Keeping our children safe?

So apparently a part-time life guard employed by the Brunswick, Maine YMCA was recently arrested on child pornography charges. I don’t know the details, and that particular incident isn’t really my concern.

What bothers me, is that the YMCA is supposed to be a safe place for our children to hang out on weekends, and after school.

Today’s economy is set up so that the working class only has time to do just that…WORK. In most families, both parents are forced to work just to keep the rent or mortgage paid.

In the 70’s and 80’s most families could get by on a single wager earner’s income. Most of the time there was a parent home with the kids. Some families had 2 working parents for extra income, and then there were the single parents who were forced to work.

One thing was certain, there were plenty of safe things for children to do after school, or in the summer, no matter if there was a parent at home or not.

I spent my summers, in and out of the yards and homes of several different neighbors. And the neighborhood kids did the same at my house. My house had the big backyard, so games of kickball, baseball, and whatever other games requiring space were played in my yard.

One of my buddies was an only child, so his mother was the one who took us swimming. Yet another buddy had a loft in the garage that made a great club house.  At some time during the week, you could be sure there was some sort of giant “Hide & Seek” game going on.  Most likely it involved about 10 kids running around with toy, and even BB guns hunting each other down playing war games.  And…Sometimes…We actually played “Hide & Seek”!

If we ever got bored in our own neighborhood, we had the playground at school. My school got out at 2:30, but you could go by on any given day and find kids on the playground until 4, and sometimes later. Most of the time, it was just kids, doing kid stuff. In grade school there weren’t a lot of official after school activities. We just played… Kickball, dodgeball, baseball, basketball, matchbox cars, tag, swinging, sledding in the winter, riding bikes, jump rope, hopscotch, cops and robbers… Kid stuff.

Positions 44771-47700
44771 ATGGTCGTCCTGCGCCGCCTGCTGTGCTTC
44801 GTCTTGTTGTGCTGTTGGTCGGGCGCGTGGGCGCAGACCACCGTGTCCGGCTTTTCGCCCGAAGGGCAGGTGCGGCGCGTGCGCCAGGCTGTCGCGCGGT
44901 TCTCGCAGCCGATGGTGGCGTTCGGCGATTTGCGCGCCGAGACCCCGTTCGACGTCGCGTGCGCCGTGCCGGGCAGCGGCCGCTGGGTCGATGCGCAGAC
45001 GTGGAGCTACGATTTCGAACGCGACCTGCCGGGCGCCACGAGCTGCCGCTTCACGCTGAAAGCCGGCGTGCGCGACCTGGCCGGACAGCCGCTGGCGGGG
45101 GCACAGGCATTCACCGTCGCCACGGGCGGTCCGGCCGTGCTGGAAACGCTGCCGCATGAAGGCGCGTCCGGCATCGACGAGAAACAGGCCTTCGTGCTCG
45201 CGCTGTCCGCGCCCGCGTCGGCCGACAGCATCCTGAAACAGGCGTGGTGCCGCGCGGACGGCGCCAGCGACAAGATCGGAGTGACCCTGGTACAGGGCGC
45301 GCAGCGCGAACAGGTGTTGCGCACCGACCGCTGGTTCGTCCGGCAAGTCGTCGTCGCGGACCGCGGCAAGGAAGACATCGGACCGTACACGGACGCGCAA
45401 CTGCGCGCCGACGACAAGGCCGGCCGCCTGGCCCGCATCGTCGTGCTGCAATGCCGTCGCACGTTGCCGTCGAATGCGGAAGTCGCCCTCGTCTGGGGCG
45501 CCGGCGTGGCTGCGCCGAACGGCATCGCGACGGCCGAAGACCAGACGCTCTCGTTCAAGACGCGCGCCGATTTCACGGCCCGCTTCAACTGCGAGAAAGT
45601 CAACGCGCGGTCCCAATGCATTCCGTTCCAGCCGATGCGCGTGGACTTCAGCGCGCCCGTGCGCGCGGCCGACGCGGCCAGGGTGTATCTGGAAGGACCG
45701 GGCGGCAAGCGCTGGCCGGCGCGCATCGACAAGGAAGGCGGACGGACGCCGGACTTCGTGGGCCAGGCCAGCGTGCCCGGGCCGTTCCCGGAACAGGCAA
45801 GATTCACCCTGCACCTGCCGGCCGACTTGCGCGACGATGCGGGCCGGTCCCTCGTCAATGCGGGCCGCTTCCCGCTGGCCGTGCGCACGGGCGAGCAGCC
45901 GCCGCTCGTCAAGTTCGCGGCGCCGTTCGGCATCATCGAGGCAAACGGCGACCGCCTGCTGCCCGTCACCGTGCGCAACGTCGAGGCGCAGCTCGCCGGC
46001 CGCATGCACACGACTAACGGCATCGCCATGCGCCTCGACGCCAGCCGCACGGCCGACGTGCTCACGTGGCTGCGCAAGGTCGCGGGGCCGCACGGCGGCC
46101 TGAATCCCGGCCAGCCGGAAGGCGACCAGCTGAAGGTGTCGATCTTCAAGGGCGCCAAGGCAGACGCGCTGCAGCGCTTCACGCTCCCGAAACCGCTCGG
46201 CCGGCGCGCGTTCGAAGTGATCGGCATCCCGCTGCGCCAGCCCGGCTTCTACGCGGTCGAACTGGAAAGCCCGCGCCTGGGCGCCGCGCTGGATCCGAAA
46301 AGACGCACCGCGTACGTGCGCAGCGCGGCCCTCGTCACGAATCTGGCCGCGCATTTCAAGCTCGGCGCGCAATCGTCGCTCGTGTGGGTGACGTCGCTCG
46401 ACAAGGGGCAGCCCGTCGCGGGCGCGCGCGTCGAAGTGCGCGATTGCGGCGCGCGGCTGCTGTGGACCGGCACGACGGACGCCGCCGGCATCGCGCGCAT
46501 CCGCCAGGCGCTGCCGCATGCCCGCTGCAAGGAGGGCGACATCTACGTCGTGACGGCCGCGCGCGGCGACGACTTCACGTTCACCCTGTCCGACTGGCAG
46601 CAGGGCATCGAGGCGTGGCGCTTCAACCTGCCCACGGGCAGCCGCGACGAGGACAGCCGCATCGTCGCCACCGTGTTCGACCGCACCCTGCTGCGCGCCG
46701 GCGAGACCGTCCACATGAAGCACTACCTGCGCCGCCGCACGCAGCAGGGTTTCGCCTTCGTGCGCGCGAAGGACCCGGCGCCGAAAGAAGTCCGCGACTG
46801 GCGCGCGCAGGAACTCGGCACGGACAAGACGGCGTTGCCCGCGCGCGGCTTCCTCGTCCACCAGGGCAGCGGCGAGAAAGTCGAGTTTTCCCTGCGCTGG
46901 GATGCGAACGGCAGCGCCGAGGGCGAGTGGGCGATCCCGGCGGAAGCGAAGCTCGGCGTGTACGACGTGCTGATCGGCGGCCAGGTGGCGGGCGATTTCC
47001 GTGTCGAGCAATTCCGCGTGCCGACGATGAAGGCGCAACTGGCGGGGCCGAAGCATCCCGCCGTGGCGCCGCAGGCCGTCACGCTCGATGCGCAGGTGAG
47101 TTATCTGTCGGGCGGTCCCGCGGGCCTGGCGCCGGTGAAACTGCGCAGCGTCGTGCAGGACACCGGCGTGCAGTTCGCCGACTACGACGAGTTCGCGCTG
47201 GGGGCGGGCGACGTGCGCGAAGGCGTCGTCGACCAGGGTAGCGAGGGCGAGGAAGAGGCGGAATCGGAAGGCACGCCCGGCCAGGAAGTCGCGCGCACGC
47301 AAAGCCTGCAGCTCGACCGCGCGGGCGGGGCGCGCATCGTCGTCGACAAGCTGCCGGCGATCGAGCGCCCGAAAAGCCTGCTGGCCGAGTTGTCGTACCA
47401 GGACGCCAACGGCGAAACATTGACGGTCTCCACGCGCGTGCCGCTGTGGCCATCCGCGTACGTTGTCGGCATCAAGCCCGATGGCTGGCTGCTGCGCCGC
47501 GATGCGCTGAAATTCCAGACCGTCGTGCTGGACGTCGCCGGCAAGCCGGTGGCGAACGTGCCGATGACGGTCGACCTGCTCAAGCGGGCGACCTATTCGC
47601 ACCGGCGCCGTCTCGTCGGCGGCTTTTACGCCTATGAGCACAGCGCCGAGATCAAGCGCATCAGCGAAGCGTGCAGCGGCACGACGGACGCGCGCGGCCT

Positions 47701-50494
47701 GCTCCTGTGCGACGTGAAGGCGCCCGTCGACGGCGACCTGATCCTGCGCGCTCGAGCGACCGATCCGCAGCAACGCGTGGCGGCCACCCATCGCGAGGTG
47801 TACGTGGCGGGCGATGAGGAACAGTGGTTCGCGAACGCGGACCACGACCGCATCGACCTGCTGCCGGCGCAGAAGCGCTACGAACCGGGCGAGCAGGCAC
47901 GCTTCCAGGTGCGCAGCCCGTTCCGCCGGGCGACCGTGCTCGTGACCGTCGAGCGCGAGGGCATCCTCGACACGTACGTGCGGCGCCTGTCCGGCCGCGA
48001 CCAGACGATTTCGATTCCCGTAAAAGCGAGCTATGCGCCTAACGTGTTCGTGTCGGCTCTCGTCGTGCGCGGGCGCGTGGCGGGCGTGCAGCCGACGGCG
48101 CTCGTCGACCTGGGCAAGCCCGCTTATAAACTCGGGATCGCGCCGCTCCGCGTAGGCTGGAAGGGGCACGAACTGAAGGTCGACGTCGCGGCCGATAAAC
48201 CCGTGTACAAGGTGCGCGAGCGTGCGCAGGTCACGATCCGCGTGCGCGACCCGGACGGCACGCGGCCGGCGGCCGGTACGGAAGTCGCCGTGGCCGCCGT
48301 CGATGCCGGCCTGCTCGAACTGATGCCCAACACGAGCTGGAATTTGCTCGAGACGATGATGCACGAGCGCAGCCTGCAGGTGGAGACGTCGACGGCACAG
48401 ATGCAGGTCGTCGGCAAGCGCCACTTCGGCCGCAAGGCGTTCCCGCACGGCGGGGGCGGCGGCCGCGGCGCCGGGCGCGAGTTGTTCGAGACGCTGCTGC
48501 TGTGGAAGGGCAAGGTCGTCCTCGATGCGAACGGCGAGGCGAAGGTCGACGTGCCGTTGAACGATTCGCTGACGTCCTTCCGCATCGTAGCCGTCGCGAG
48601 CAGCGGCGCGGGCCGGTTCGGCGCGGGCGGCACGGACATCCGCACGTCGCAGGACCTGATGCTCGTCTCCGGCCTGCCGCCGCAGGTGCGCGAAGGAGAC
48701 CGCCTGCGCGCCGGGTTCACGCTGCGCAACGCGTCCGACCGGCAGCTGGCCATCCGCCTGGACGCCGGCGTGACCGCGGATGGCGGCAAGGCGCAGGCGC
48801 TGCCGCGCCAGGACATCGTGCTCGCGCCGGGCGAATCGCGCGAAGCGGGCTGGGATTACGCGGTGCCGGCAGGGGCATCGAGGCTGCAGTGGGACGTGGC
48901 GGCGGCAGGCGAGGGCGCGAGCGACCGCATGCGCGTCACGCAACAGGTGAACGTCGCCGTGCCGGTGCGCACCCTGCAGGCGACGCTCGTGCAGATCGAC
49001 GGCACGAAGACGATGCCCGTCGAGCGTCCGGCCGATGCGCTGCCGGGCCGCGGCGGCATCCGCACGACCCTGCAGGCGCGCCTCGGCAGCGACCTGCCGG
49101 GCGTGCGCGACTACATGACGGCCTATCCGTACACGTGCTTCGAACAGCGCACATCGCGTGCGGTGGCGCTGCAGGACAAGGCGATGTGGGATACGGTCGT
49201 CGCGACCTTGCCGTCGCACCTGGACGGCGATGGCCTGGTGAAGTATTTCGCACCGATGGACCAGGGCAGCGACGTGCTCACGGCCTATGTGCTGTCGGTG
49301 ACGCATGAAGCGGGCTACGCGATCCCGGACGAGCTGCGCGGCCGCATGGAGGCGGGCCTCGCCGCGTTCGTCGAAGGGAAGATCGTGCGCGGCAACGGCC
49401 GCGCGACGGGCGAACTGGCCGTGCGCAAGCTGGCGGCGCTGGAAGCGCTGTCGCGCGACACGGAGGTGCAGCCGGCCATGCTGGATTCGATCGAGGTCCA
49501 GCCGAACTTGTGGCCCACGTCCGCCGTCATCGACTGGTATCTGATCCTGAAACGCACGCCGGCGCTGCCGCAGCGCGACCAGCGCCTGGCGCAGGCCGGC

Some kids had parents pick them up, and even the parents of their friends (OH MY!) and some of us simply walked home or rode their bike! EVEN BUS STUDENTS would sometimes walk, or ride their bike.

And not just the 5th & 6th graders! No way! K-6! We all hung out and played together on the schoolyard, and on the sidewalks, and front lawns all the way home.

Sure, sometimes there were fights among us, and sometimes scary older kids, or grown ups did something that “freaked us out” a little, or down right terrified us.

In Maine anyway, things for the most part are the same.  Sure there is some gang activity, and it seems that more kids are drinking, and doing drugs in some of our rougher neighborhoods, but for the most part there is one major difference:


When I was a kid, if you got scared by something, you could go to pretty much any grown-up and get assistance.  A kid knew more than a dozen folks along the walk to and from school that were safe people.  In addition they knew a half-dozen or fewer places they should avoid.

I’m not sure how many deep conversations my parents ever had with the parents of my friends.  But it was known what people you could trust, and you couldn’t, because people knew their neighbors.

Word got around.  A person with a bad reputation could live on the other side of town, but people knew their reputation.  I KNOW!  I had family members that everybody in town knew!  Both good and bad.